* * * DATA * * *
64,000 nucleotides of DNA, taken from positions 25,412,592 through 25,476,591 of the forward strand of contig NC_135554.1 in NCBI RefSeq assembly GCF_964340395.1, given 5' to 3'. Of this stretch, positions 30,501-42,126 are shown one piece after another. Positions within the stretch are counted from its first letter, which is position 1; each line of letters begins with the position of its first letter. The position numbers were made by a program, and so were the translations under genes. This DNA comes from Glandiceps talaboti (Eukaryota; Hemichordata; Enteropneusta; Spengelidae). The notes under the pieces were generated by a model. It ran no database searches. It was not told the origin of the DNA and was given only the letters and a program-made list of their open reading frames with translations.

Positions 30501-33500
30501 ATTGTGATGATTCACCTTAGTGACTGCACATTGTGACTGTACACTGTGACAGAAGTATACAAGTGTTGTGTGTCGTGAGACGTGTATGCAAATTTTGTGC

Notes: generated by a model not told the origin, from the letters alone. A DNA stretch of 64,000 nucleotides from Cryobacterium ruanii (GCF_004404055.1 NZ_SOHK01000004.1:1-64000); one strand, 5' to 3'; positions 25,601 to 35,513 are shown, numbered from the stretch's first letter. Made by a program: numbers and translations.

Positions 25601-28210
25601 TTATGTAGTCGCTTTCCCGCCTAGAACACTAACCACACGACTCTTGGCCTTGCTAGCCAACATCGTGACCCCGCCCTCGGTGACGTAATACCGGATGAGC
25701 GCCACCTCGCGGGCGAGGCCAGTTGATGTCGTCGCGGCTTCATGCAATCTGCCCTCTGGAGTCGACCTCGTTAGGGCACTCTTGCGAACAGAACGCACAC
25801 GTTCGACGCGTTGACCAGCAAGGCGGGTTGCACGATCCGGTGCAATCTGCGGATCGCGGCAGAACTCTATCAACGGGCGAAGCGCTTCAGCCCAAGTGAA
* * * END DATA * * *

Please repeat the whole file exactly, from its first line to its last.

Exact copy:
64,000 nucleotides of DNA, taken from positions 25,412,592 through 25,476,591 of the forward strand of contig NC_135554.1 in NCBI RefSeq assembly GCF_964340395.1, given 5' to 3'. Of this stretch, positions 30,501-42,126 are shown one piece after another. Positions within the stretch are counted from its first letter, which is position 1; each line of letters begins with the position of its first letter. The position numbers were made by a program, and so were the translations under genes. This DNA comes from Glandiceps talaboti (Eukaryota; Hemichordata; Enteropneusta; Spengelidae). The notes under the pieces were generated by a model. It ran no database searches. It was not told the origin of the DNA and was given only the letters and a program-made list of their open reading frames with translations.

Positions 30501-33500
30501 ATTGTGATGATTCACCTTAGTGACTGCACATTGTGACTGTACACTGTGACAGAAGTATACAAGTGTTGTGTGTCGTGAGACGTGTATGCAAATTTTGTGC

Notes: generated by a model not told the origin, from the letters alone. A DNA stretch of 64,000 nucleotides from Cryobacterium ruanii (GCF_004404055.1 NZ_SOHK01000004.1:1-64000); one strand, 5' to 3'; positions 25,601 to 35,513 are shown, numbered from the stretch's first letter. Made by a program: numbers and translations.

Positions 25601-28210
25601 TTATGTAGTCGCTTTCCCGCCTAGAACACTAACCACACGACTCTTGGCCTTGCTAGCCAACATCGTGACCCCGCCCTCGGTGACGTAATACCGGATGAGC
25701 GCCACCTCGCGGGCGAGGCCAGTTGATGTCGTCGCGGCTTCATGCAATCTGCCCTCTGGAGTCGACCTCGTTAGGGCACTCTTGCGAACAGAACGCACAC
25801 GTTCGACGCGTTGACCAGCAAGGCGGGTTGCACGATCCGGTGCAATCTGCGGATCGCGGCAGAACTCTATCAACGGGCGAAGCGCTTCAGCCCAAGTGAA